Sixteen hours later, you are in Kyiv.

“The soft positioning on behalf of the West vis-a-vis Russia is one of the reasons that provoked Putin to such scale of the aggression,” Mikhailo Podolyak, advisor to Volodymyr Zelensky, told me when I went to see him at the Office of the President.

To get to Bankova — government headquarters — you pass through several checkpoints. The windows are blocked by sandbags and the corridors of power are as dark as night. Officials have a change of clothes in their cabinets in case they need to go down to a bunker or spend a night in the office. Podolyak elaborated: “The West was not ready to allow Ukraine in the EU and NATO, reluctant to supply arms back in 2014 to fight Russia in the East and unwilling to boldly respond to Russia’s expansionist moves.”

Back in 1936, everyone saw the Spanish War as a grand rehearsal for the coming danger. This time, Ukrainians rue the West’s past missteps.

***

“Isn’t Kyiv the only place in the world right now?” a Ukrainian friend said to me. No matter how vain or indulgent it sounds, those who have flocked here, myself included, feel alive, brave and part of a cause that’s greater than oneself. Worries about failed relationships, unfulfilled dreams and unaffordable avocados wither away in the reflected heat of battle. People have always been driven to adventure, for one or another reason, but in Ukraine, as in the Spanish Civil War, many who come feel a need to act in the face of injustice and cruelty.

For everyone else here, life carries on. Kyiv residents hurry to work at 9 a.m., coffee shops are open, restaurants are in full swing. Air raid sirens go off but are generally greeted with a shrug. The recent massive bombings and threats of nuclear attack from Russian President Vladimir Putin are unlikely to change that. As if to prove this point, Ukrainians repaired the crater created by a Russian rocket on Kyiv’s central Volodimirska Street overnight.

Tourist stalls sell war memorabilia: Ghost of Kyiv T-shirts, “Russian Warship Go Fuck Yourself” key rings. In taxis, war songs play on Radio Bairakhtar, named in honor of the Turkish drone which played a starring role in the war’s early months. In the meantime, international retailers like Zara and Massimo Dutti are still closed, with mannequins like the ghosts of February still touting last winter’s trends.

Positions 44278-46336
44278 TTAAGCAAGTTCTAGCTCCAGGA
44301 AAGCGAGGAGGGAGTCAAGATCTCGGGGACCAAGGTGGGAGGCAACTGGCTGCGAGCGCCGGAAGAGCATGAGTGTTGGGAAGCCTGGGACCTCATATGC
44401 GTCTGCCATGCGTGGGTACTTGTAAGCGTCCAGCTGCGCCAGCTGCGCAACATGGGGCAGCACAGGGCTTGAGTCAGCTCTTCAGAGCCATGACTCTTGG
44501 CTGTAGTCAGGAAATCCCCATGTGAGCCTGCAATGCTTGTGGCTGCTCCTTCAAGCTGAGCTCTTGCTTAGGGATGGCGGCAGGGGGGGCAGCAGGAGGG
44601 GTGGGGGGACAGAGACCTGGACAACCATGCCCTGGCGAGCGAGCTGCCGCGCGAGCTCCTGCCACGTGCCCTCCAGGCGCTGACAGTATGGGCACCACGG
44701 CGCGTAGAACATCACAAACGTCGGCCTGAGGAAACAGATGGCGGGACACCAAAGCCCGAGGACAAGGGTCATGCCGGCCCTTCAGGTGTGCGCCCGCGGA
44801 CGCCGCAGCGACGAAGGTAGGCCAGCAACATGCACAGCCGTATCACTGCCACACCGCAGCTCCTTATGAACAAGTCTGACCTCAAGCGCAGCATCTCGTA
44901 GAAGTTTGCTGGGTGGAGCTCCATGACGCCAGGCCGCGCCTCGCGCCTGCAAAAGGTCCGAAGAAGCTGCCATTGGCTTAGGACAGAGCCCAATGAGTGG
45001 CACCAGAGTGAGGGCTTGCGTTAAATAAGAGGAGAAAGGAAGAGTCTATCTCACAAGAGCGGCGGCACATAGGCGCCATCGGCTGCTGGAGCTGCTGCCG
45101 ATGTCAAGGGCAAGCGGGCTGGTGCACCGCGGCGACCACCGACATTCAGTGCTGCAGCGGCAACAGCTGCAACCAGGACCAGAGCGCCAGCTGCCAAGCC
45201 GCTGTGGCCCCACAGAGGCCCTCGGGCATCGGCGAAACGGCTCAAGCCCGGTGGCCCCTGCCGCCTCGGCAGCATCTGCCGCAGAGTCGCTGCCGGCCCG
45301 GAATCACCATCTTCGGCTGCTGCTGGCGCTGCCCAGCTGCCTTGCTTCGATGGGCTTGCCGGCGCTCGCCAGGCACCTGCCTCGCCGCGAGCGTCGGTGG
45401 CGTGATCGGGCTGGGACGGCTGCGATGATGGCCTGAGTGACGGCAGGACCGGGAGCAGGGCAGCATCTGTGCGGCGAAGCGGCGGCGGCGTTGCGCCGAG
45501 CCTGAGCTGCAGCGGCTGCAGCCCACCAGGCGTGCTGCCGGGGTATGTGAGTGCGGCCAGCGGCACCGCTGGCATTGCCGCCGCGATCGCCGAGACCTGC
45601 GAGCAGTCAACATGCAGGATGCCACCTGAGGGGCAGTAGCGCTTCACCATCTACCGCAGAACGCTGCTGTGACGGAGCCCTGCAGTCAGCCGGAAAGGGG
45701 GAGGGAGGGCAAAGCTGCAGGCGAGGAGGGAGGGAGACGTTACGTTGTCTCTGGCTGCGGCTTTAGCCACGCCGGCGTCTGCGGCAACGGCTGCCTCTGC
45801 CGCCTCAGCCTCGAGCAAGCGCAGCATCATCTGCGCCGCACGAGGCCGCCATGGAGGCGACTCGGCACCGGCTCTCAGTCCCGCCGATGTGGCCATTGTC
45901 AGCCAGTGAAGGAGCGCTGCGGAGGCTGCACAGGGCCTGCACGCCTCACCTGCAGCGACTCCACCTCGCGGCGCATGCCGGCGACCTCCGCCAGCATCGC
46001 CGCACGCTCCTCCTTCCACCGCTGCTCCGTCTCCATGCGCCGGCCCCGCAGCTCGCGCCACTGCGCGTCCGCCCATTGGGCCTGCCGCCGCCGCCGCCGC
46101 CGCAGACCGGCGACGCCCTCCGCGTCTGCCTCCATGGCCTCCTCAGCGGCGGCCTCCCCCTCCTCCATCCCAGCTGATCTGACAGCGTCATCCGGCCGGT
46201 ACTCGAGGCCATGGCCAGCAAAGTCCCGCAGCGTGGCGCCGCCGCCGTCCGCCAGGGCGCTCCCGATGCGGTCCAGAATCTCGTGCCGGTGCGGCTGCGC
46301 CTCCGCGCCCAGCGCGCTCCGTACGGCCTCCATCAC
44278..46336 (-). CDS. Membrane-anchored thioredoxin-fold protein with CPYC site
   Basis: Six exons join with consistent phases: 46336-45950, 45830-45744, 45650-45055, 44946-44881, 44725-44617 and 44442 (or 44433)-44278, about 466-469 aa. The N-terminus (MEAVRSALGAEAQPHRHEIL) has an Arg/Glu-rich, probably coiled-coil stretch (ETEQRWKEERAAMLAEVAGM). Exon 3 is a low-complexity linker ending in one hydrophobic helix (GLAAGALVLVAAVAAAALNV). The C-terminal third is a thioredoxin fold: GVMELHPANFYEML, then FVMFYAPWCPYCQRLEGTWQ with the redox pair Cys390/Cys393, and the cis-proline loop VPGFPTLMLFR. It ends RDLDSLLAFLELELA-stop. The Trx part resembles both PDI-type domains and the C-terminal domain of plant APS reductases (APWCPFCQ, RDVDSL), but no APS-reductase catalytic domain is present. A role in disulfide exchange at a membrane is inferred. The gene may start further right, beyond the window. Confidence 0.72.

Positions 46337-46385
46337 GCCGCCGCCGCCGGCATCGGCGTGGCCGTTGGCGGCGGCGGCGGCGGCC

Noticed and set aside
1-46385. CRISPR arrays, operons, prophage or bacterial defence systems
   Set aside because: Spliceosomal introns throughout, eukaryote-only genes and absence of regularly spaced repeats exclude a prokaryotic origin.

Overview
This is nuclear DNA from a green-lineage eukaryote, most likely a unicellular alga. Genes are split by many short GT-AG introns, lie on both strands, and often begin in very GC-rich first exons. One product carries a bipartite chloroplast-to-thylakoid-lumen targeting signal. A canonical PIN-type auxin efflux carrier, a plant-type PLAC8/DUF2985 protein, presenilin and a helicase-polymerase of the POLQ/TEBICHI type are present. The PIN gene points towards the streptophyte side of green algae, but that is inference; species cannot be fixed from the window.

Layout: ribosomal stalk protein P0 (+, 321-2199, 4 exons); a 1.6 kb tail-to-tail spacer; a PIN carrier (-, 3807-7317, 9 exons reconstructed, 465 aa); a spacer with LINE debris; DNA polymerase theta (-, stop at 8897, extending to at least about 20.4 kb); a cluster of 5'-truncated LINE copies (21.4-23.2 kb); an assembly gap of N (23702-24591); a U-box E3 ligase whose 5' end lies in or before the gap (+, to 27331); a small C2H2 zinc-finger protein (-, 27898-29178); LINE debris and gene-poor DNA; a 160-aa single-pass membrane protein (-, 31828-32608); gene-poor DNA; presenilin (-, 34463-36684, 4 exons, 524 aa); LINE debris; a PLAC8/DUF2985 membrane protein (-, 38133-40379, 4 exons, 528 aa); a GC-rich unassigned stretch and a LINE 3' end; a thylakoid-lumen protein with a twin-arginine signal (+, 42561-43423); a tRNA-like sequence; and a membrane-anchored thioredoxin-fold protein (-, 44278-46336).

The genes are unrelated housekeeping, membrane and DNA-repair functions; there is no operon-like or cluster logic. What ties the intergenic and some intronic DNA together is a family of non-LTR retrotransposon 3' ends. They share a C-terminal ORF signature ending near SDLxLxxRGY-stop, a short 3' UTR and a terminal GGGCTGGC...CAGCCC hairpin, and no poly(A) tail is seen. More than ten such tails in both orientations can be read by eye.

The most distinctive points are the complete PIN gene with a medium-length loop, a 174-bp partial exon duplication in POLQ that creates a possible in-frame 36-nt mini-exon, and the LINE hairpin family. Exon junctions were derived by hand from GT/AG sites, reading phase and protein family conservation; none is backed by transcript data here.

***

“To our victory and yours” toasts a friend of mine, who volunteered to join the Ukrainian military, raising a glass of wine. We were at a bar in Kyiv’s central Golden Gates district, where many of Kyiv’s brightest characters tend to gather. Soldiers mixing with dog-walking hipsters, photographers and diplomats drinking Negronis in cafés. You might bump into world-renowned chef Jose Andres searching for company, meet a well-known Hollywood producer in search of an Emmy, or be invited to a farewell party for Boris Johnson, a folk hero in these parts of the world.

One evening, I ran into an American volunteer at a bar in Kyiv, who is fighting with the International Legion. Another evening, I talked to an American who wanted to join one of the paramedic units and was learning Ukrainian. At the train station in Lviv, I met a nurse from Bristol, UK, who has spent four months volunteering in the Dnipro, a city under regular Russian fire. She was now going back, and you could sense how conflicted she felt: about the world she was leaving behind and the one she was going to return to.

Why, I asked them all. I know why a Ukrainian or a Georgian would fight in this war. But why leave the comfort of Bristol or Boston to risk your life here? It was the right thing to do, they all told me in one way or another. It’s easy to be cynical and dismiss these people as mere adventurers and war tourists, but there’s something honorable happening here too.

The war in Ukraine has given concepts of humanity, democracy, and freedom genuine meaning at a time when in the West many have become sarcastic about them. We find it hard to still believe in the idea of inner honor, the sort that makes you die for your friend.

Orwell explained his decision to join the anti-fascist cause with a characteristically simple phrase: “common decency.” This is what I encountered again and again in Kyiv. Common decency. A desire to stand alongside these people as they face down the threat of oblivion. Amid all the misery that Putin has unleashed on Ukraine, that is an encouraging thought.